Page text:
Shoes and Pattens
Until recently, very little was known about medieval shoes. Glimpses in manuscript illustrations and on funerary monuments, with the occasional reference by a contemporary writer, was all that the costume historian had as evidence, not least because leather tends to perish after prolonged contact with air, and very few actual examples survived. In recent years, however, nearly 2,000 shoes, many complete and in near-perfect condition, have been discovered preserved on the north bank of the Thames, and are now housed in the Museum of London. This collection, all from well-dated archaeological contexts, fills this vast gap in knowledge, making it possible to chart precisely the progress of shoe fashion between the twelfth and fifteenth centuries.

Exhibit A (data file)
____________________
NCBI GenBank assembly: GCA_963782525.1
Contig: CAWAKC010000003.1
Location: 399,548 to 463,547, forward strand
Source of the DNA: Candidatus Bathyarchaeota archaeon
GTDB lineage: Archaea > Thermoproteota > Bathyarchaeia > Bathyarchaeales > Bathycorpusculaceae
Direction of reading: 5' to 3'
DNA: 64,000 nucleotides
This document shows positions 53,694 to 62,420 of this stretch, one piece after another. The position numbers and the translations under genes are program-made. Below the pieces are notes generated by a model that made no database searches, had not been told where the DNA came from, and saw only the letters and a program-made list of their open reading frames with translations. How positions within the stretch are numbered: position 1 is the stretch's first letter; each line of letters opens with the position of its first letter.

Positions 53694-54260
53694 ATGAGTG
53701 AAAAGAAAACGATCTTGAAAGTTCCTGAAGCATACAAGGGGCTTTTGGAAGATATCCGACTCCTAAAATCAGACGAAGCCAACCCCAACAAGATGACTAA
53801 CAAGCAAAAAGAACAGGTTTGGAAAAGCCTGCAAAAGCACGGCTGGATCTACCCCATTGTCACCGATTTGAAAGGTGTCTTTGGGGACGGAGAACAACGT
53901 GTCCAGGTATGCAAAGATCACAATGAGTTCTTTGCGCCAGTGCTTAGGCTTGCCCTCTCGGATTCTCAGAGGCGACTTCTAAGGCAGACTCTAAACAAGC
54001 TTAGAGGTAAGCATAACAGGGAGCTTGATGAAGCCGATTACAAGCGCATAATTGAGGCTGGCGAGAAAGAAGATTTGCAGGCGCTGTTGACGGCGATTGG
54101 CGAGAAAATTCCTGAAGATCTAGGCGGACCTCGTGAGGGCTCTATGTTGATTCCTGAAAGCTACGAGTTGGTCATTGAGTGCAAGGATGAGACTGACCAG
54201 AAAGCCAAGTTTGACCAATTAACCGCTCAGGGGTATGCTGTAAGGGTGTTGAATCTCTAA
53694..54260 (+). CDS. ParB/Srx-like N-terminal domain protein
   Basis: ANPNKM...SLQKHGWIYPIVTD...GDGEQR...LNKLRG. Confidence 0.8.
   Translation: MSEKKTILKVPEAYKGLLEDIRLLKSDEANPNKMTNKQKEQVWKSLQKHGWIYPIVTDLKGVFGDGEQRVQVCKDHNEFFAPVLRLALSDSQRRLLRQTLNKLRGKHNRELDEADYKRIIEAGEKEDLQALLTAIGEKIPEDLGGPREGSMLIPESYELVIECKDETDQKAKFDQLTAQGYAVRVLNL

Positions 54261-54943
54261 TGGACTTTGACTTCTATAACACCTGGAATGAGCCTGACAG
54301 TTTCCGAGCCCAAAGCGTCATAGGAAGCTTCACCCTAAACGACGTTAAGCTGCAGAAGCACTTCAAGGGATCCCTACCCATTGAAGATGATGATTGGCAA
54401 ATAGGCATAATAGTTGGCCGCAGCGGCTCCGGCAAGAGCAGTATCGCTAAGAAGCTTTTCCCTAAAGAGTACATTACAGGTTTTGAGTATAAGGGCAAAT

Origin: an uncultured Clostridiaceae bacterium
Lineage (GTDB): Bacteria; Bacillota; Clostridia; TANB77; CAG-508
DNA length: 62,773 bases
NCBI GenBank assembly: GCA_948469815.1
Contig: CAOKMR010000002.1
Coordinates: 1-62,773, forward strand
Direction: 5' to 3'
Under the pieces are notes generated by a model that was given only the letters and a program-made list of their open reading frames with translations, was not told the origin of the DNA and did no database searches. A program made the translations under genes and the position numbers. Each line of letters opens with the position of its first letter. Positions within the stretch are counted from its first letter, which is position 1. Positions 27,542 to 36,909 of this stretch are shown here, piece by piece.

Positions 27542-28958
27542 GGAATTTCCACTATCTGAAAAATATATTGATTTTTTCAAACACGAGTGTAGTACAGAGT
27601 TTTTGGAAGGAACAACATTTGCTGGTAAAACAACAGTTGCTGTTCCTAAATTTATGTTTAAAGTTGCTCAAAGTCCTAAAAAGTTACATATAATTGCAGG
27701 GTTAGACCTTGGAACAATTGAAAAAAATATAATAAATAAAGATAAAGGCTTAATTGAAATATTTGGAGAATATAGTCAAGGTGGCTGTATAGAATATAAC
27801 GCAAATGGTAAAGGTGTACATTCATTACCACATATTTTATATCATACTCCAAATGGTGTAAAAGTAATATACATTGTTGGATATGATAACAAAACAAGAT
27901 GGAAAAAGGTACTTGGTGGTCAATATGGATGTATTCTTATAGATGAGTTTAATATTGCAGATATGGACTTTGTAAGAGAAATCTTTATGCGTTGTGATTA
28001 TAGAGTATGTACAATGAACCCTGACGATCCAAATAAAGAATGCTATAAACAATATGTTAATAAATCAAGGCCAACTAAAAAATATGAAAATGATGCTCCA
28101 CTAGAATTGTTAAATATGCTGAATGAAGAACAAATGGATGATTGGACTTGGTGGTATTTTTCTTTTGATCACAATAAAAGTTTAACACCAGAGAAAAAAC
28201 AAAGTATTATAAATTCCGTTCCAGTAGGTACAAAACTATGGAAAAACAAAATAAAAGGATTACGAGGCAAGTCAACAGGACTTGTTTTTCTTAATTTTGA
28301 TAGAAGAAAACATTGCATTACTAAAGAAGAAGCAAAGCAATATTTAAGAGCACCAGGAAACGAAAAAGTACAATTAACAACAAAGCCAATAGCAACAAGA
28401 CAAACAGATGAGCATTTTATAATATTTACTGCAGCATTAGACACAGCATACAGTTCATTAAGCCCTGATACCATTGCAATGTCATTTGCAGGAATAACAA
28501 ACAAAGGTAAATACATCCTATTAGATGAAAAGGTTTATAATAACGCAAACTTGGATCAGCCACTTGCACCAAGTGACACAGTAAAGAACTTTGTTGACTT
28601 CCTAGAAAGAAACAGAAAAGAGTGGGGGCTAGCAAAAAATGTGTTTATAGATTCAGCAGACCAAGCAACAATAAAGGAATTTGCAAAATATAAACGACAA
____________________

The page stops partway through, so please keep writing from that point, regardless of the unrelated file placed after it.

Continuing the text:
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adult ankle ankle-shoe appears associated Baynards Castle binding-stitch boots buckle butt seam calf century child's collection common complete construction continuous Cutting pattern decoration deposits described Detail drawstring earlier early early/mid edge edge/flesh embroidered evidence example excavated fashion fastening finds foot footwear front further groups half heel holes illustrated inner side insert inside instep iron joined known laced latchet late 14th late 14th-century later leather lines London material medieval method normally opening originally pair passed pattens perhaps period piece pointed possible poulaines present probably quarters rand range registered shoes reinforcement remains repair rows Scale Scale 1:3 approx seam seems separate sewn shape shoes shown side similar single sizes sole stitched strap stripe style suggests Swan Lane Table thread throat toggle Trig Lane upper vamp wear
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